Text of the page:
Until recently I could have claimed I’d gone my entire life without touching a buffalo penis. Not so now. But don’t blame me; a buffalo penis is probably the last thing you’d expect to find at Atlanta’s ritziest restaurant.
To be fair, I was not actually inside the restaurant, but rather in its adjoining gourmet market, Star Provisions, where there’s an entire section devoted to fancy pet chews. It turns out that dehydrated braided buffalo penises are an epicurean delicacy for dogs. They come twisted two together, basted to the color of nicotine, and hard enough to knock against the table. Surprisingly I’m pretty unruffled at the thought of my dog chewing on an expensive dehydrated buffalo penis. What does ruffle me, though, is the thought of the thing rehydrating itself somehow—maybe after a summer shower or some excessive dog slobber—and there it would be on my porch, all amputated and untwisted.
So I bought my dog a hoof of some kind instead, which came from another bucket among the many buckets of dehydrated animal oddities—snouts, ears, faces. It would appear that it’s a big shame at Star Provisions to let any part of the animal go to waste. An actual butcher shop of fancy meats, the kind consumed by people, was located across the retail area. There, sliced loins were lovingly displayed and so expensive I wondered if they came with a side of diamonds.
I don’t eat meat myself, though I’m not a vegetarian. My aversion started in high school, when I lied about my age to get a job waiting tables at a fancy steak restaurant in San Diego. Back then the waitresses hair-sprayed their perms into giant coiffed clouds and wore more makeup than performing drag queens, heels so high you could use them to hunt bison, microscopic skirts, and clingy low-cut blouses. The patrons were almost exclusively big, suit-wearing, meat-eating men who left lavish tips and had broad expectations for the concept of “service.”
The restaurant itself was a dark, windowless enclave decorated with stones and red-and-gold brocade wallpaper—a gilded cave. When my shift ended, I remember being blinded by sunlight when I opened the door to leave. I don’t know how I got hired, all clean-faced and flat-chested as I was, except to say that the restaurant was located in a hotel and had to offer breakfast service. As almost none of the senior waitresses had it in them to slap together their customary getups at 5 a.m., it fell to eager, lying teenagers like me to pick up the slack. Occasionally I got to work the lunch shift, and that is where the meat came in.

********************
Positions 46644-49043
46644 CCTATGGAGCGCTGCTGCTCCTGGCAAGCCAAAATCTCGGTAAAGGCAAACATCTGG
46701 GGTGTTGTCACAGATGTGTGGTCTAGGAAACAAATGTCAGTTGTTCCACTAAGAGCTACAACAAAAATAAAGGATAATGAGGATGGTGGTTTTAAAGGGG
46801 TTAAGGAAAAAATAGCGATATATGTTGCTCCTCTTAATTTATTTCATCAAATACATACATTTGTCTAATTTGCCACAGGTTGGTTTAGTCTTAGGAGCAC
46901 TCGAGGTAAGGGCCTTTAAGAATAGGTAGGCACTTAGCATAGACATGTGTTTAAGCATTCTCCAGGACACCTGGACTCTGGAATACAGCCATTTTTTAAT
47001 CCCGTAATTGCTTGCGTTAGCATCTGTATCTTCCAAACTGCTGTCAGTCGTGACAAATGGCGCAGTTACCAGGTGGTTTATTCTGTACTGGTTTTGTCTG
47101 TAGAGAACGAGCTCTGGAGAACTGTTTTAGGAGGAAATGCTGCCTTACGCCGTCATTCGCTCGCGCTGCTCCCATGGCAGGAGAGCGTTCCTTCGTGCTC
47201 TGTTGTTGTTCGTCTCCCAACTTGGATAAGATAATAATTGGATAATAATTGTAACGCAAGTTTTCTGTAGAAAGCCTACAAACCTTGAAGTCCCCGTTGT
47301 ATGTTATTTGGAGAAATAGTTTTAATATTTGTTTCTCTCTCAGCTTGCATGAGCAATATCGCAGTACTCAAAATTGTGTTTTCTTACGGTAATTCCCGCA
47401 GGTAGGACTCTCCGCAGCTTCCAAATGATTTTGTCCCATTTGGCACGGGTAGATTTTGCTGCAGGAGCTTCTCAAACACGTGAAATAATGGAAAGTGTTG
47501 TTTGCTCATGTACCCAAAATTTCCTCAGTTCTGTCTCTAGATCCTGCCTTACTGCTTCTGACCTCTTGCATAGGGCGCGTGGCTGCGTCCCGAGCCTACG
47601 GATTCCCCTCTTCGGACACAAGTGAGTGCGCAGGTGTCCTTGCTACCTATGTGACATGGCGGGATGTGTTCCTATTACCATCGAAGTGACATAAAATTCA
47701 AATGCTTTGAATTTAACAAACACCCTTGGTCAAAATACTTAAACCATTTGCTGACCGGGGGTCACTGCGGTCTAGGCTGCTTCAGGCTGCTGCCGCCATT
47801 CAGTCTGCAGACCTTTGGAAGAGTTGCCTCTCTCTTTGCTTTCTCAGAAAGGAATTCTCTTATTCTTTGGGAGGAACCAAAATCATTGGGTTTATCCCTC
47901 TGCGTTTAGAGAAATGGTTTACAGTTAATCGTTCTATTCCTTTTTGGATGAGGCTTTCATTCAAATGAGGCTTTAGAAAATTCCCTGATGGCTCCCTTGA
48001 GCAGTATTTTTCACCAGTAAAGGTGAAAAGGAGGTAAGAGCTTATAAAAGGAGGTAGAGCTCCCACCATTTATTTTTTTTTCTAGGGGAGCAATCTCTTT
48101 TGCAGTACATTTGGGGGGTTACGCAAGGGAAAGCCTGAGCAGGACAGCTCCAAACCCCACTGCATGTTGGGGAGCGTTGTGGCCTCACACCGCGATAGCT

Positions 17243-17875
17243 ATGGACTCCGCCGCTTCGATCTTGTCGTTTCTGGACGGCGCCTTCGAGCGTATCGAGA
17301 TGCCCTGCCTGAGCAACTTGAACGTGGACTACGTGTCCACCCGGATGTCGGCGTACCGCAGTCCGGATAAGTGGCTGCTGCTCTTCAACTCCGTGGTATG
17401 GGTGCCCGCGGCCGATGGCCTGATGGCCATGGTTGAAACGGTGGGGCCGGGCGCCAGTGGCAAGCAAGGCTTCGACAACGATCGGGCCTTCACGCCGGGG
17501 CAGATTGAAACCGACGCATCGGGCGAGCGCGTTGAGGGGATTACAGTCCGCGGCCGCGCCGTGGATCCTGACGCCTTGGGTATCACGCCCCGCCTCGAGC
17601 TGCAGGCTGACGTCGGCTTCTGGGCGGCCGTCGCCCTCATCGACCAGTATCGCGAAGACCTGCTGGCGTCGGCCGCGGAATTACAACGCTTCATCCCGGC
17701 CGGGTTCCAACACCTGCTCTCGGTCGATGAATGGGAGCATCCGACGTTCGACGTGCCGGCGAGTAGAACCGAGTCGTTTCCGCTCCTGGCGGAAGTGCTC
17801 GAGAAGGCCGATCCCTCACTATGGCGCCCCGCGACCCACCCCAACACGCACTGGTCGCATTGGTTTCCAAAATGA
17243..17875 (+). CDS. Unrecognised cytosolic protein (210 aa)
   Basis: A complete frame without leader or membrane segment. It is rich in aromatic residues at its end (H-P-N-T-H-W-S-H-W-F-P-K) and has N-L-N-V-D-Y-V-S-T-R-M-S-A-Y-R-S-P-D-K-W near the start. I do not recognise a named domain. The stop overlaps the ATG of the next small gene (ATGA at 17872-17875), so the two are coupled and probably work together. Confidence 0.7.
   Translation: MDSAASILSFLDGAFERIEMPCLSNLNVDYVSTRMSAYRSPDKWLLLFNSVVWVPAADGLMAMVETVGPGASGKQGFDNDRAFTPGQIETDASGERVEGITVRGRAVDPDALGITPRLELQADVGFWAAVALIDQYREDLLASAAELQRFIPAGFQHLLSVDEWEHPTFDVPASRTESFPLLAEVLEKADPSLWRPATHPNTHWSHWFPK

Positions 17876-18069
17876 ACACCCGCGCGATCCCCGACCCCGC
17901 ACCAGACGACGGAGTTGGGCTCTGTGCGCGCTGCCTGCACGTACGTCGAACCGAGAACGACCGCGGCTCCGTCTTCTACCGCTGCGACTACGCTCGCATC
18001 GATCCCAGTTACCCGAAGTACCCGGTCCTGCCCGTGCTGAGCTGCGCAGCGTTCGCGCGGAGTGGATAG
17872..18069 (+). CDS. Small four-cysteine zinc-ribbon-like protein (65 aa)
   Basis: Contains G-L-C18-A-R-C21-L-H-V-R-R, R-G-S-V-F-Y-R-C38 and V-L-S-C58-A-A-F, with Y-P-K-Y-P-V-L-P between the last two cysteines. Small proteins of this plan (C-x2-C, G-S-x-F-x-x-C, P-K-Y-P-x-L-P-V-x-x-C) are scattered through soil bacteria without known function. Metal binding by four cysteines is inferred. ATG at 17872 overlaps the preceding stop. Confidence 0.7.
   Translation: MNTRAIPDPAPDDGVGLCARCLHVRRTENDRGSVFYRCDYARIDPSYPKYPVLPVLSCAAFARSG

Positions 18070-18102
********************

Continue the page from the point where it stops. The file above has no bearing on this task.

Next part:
For one thing, the lunch menu weighed forty pounds. It was a giant tray upon which a sample of every meat the menu had to offer was displayed. We lugged these huge trays to the tables, teetering on the javelins we had for heels, and from them the customers chose their cuts. The chef kept plenty of other animal pieces at the ready, none to be wasted—but somehow most of it was. Customers commonly requested a bowl of hot blood, for example, to go with their steak, and the chef was happy to oblige, happy that another part of the animal wasn’t going to waste. At the end of the day, though, there always seemed to be more in the trash than ever made it out to the tables. I wish there were some horrific kitchen confidential I could impart here as to why I acquired an aversion to meat, but that wasn’t it. It was more subtle than that.
It was literally the light of day that did it. One day I went to work and spent the morning and afternoon as normal in that darkened hovel, lugging the loads of meat, both raw and charred, as well as the bowls of blood and the Bloody Marys—all atop those impossible heels, in a skirt short enough to be a belt. Before I knew it, I’d made $300 in tips, mostly because by then I’d learned from the veteran waitresses how to bat my eyes and sidle up to the tyrannosaurs. The money made me less miserable than usual. Then my shift ended and I went outside and was once again blinded by the light. I never went back. And this is why I rarely eat steak: It simply reminds me of how close I came to becoming just another piece of meat, and how, no matter what part of me was sure to get used up, still most of me was bound to go to waste.
Illustration by Peter Arkle